Lily Poisoning in Cats

Here at Just Cats, we know that prevention is better than the cure. This is why we feel very strongly that cat owners need to be made aware of how poisonous lilies are to our feline friends. While there are owners out there that are aware, for the majority of people this is new information.

Lilies are a very popular flower these days, easily available year round in bouquets. However, a well meaning gift could end in tragedy for a cat owner. Most of the common types of lily are poisonous to cats, particularly the species Lilium and Hemerocalllis. All parts of the lily are poisonous, not just the pollen as is sometimes believed. The flower itself is the most poisonous part, and it may only take your cat cleaning a small amount of pollen from their coat or to eating 1-2 leaves to result in death

Lilies are toxic to your cat's kidneys. Initially, they will cause a tummy upset and your cat may briefly seem out of sorts, with drooling or vomiting. Within 12 hours the toxins have begun to work on the kidneys and signs of kidney failure will become apparent. These signs include dehydration, dullness, persistent vomiting, and anorexia. Sometimes neurological signs are seen, appearing uncoordinated, and swelling of the face and paws can occur.

If your cat has eaten lilies and you do not seek veterinary attention within the first 18 hours, almost 100% of cases will die or have permanent and severe damage to the kidneys. If completely untreated, they will certainly die. However, cats that are brought to the vets quickly after eating the lilies can survive with no lasting side effects, if treated aggressively. The outcome and severity of long term damage depends on the amount of lily eaten and the time after eating that you get them to the vets.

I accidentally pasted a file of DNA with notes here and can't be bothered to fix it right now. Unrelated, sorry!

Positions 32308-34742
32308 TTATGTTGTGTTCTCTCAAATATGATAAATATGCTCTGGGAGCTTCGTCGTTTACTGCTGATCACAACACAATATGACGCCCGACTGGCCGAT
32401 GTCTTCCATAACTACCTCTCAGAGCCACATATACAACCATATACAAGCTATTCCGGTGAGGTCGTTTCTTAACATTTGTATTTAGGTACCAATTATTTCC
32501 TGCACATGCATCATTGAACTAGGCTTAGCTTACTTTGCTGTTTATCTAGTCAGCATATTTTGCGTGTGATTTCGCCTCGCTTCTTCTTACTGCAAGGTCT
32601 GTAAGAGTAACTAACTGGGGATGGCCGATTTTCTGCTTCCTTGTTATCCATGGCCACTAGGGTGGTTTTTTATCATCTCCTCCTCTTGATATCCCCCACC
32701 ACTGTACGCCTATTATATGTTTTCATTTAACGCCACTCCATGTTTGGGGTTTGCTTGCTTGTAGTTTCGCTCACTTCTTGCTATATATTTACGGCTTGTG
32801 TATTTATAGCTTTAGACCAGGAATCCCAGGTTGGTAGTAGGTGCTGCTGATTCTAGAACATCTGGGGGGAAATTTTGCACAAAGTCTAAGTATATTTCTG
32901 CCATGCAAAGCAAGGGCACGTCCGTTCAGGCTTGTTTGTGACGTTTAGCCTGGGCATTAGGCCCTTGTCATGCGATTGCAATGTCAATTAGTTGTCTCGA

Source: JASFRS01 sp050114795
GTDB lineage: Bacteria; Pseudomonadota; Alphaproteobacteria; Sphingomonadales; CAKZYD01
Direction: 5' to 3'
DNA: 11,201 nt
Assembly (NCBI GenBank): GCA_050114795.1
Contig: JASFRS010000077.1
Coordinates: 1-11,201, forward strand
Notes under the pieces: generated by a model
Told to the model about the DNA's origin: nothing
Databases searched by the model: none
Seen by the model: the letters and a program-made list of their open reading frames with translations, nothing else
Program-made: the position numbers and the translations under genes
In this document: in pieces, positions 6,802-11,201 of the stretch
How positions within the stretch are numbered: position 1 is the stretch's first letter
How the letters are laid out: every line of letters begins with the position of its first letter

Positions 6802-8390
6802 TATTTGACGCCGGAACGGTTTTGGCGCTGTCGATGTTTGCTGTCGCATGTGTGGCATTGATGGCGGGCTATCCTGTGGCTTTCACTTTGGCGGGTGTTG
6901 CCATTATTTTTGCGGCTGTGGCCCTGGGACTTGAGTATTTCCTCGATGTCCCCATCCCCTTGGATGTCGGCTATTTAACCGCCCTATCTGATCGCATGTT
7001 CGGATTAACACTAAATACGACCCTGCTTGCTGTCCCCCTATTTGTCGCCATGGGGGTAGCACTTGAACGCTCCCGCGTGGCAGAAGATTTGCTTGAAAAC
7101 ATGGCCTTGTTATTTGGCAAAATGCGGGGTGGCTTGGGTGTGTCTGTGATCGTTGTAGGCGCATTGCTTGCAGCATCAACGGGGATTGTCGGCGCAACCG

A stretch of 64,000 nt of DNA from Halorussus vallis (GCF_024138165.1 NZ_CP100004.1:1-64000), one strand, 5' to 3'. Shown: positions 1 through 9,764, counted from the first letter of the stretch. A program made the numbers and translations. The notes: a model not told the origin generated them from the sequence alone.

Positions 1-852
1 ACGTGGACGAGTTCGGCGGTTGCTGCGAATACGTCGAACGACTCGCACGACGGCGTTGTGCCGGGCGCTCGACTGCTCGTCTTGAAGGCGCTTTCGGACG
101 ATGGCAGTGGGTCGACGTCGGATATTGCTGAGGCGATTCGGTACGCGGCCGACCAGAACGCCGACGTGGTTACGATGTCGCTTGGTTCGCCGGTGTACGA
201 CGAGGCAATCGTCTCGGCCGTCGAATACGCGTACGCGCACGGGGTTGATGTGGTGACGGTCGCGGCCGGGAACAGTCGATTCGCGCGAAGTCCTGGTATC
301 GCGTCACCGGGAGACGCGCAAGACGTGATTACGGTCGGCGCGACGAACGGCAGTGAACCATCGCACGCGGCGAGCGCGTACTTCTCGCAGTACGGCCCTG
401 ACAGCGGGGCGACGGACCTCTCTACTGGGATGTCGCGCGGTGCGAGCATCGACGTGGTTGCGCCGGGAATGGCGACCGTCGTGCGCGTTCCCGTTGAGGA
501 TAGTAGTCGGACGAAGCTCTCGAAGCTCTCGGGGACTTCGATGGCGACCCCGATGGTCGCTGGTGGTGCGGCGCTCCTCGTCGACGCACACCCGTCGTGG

Once at the vets, our first aim is to 'decontaminate' your cat. This means removing as much of the toxin from their system as possible. Decontamination is done by making them vomit if they have eaten the lily recently and washing any pollen off their coat. They may also be given charcoal by mouth to 'soak up' any more toxins left as they passes through the intestines. The second part of treatment is to minimize damage to the kidneys. This is done by placing them on intravenous fluids for 2 days to ensure that they don't shut down essentially. During this time, their blood and urine will be tested to monitor kidney function. And thirdly, we will manage the other symptoms such as pain, vomiting and nausea and we will provide nutritional support.

So, if you think that your cat has eaten any amount of lily, or if you see pollen on their coat, please call us on 01 - 822 7270, or your nearest vet, immediately. 

 

Many common plant species are poisonous to cats, causing a range of problems, such as kidney failure, skin irritation or gastroenteritis. See http://www.icatcare.org:8080/advice/keeping-your-cat-safe/cats-and-poisonous-plants for a fairly comprehensive list of plants that are poisonous to cats.

Image courtesy of www.felinedocs.com

Dublins First Cat Only Veterinary Clinic; Just Cats Veterinary Clinic, Coolmine, Clonsilla, Dublin 15.

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